Home Today's Paper Most Popular Video Gallery Photo Gallery
Subscription Blog Signin Register
Friday, August 7, 2020 06:34:24 PM
Follow Us On: Facebook Twitter Twitter Twitter Twitter

Cold War A New Is In The Making

  • Twitter
  • Google+
  • Save
  • E-mail
  • Print
Share your thought
Post a comment »
Read all () »

Rahul Singh :
On March 5, 1946, Winston Churchill made a famous speech at Westminster College, Missouri, US, that would resonate all over the world. On the platform with him was US President Harry Truman. A year earlier, Churchill and the Conservative Party that he led had, surprisingly, lost the General Election in the UK, with Clement Atlee, leader of the rival Labour Party, taking over power as Prime Minister (India and Pakistan would soon get their independence).
"From Stettin in the Baltic to Trieste in the Adriatic," said the ever-eloquent Churchill, "An 'Iron Curtain' has descended across the continent". He went on to praise the US as the "primary power" in the world, and argued for a "special relationship" with it. Truman was listening intently. That speech of Churchill is considered to be the start of what would be called the 'Cold War'. Essentially, it was 'war', without actual warfare, between nations on either side of the 'Iron Curtain'.
On the one side was the Soviet Union and the communist regimes under its control, like East Germany, Poland, Czechoslovakia, Hungary, Romania, Bulgaria and Albania. And on the other side were mainly West Germany, France, Italy, the UK, the Scandinavian nations, and of course the US. The dividing line between the two was where World War II had ended, with the fall of Berlin to the victorious Russian troops and the suicide of Adolf Hitler, in an underground bunker. The irony was that Russia and the Western powers were Allies during the entire War but would turn into bitter rivals after the war, separated by different ideologies: democracy and communism.
The Cold War continued until the Soviet Union imploded in the late 1980s under Mikhail Gorbachev. With the Soviet economy in a shambles, he ushered in market reforms and democracy. The Berlin Wall had earlier fallen and the regimes that had been under Soviet control had started to break away. East and West Germany became one country again. That is how matters remained until a few years ago. The major change has been the phenomenal rise of China, both as an economic and military power. Till the mid-1960s, the economies of India and China were roughly at par. Now, the Chinese economy is five times India's and it has replaced Japan as the world's number two economy, second only to the US. India got a bitter taste of China's military prowess when Chinese troops badly mauled the Indian forces in the winter of 1962 during a brief war in the Himalayas. That defeat still rankles in India. Since then, though New Delhi has ramped up its army to a far more effective force, Beijing has not been far behind. A recent clash along the Line of Actual Control in the Himalayas produced casualties on both sides but ended in a stalemate.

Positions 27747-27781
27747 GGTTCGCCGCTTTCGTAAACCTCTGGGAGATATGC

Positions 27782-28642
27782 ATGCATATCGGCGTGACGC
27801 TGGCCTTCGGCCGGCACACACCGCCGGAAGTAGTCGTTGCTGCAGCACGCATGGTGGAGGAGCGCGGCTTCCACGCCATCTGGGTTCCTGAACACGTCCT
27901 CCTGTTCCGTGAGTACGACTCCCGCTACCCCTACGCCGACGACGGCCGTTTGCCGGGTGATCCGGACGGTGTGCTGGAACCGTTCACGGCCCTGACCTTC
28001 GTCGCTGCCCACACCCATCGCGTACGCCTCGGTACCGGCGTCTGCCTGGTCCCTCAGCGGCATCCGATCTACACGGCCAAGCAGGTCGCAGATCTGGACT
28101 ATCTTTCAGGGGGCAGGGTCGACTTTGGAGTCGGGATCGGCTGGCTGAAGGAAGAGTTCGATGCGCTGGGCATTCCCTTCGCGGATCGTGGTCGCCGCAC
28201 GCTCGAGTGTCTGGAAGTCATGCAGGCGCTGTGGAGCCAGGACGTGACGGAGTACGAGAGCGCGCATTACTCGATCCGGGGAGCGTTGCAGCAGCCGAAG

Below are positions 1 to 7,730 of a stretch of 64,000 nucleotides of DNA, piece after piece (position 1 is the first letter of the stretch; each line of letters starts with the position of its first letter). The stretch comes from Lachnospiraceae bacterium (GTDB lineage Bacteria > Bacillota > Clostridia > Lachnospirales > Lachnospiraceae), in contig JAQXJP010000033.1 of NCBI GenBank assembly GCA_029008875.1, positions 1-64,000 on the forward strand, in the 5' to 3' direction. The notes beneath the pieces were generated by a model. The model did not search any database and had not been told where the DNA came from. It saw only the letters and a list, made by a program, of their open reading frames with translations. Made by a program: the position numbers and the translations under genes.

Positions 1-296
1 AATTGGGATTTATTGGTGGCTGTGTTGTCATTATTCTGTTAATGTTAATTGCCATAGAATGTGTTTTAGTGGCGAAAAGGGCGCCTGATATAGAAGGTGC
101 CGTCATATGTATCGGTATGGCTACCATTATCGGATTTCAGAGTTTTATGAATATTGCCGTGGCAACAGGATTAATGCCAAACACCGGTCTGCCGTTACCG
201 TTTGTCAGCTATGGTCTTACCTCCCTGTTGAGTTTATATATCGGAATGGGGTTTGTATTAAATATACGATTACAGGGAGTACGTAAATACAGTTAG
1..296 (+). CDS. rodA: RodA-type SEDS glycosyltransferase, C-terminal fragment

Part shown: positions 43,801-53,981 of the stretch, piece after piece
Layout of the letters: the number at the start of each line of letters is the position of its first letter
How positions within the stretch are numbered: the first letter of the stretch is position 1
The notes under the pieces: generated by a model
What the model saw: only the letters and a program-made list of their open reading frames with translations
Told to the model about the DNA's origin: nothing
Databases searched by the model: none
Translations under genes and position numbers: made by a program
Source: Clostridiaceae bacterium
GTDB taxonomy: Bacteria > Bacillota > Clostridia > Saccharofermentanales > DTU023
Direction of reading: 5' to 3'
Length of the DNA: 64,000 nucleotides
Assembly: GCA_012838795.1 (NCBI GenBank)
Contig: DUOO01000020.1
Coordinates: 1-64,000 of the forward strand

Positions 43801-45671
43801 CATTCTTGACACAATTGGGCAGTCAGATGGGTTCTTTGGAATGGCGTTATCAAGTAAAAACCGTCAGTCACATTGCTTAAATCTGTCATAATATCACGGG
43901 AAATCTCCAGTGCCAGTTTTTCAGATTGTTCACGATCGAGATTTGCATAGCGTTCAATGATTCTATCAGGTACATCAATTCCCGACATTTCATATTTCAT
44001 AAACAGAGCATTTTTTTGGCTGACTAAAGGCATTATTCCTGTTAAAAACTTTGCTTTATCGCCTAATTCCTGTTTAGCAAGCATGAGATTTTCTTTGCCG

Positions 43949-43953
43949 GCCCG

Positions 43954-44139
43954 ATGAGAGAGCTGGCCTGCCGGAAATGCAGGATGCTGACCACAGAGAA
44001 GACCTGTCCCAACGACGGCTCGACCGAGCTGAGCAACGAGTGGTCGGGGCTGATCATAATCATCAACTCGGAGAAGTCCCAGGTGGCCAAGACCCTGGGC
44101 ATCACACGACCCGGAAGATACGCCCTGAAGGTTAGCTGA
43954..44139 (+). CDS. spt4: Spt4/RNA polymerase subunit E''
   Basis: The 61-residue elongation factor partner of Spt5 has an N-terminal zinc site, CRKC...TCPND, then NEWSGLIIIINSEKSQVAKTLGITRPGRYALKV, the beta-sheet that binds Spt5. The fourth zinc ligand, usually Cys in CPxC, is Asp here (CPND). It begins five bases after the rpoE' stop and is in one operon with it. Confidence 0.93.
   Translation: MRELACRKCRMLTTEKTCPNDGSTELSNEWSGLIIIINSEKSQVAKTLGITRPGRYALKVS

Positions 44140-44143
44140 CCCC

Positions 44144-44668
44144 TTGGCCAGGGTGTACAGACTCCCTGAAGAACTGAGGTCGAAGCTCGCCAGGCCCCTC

Meanwhile, there has been a global strategic realignment that looks like it will stretch into the near future. India had earlier been close to the Soviet Union, with even a "Friendship Treaty" signed between the two countries under the prime ministership of Indira Gandhi. Its traditional foe, Pakistan, had aligned itself with the US. However, with the end of the Cold War and the break-up of the Soviet Union, Islamabad and Beijing developed close ties, while the relationship between New Delhi and Washington became warmer. The nuclear deal signed between Indian Prime Minister Manmohan Singh and US President George Bush in 2005 signalled the new power alignment. Russia virtually withdrew from the scene.
China's President Xi Jinping has made no secret of occupying what it claims is its rightful place as the 'Middle Kingdom', and eventually overtaking the US to become the prime power in the world. India is not taken seriously as a rival, even though India might imagine so. Nevertheless, in pursuit of its "string of pearls" theory, China has set up a network of military and commercial facilities in several ports, all the way from China to Africa, thereby virtually encircling India. The main countries that have helped China in this process include Myanmar, Sri Lanka, and Pakistan. Even Nepal, traditionally close to India, was recently egged on by China to protest against India building a road on what Nepal claims is its territory.
In addition, there is the highly ambitious 'Belt and Road initiative' (BRI) that Beijing hopes will link a multitude of countries, from China to Europe, bringing them under its influence. In that connection a pact has reportedly been signed between Beijing and Tehran, with far-reaching consequences that should concern the US and India. It can be argued that oil-rich Iran has virtually been driven into the arms of China, given the past hostility between Washington and Tehran and the sanctions imposed by the US. The US has other sources of oil, but for China getting Iranian oil will be a god-send. And adding Iran to its BRI will open the doors to Europe. China has also been muscling into the South China Sea, most of which it claims as its own. Other countries in east and south-east Asia, such as Japan, the Philippines, Taiwan, Vietnam, and Indonesia dispute this, thereby bringing them closer to the US.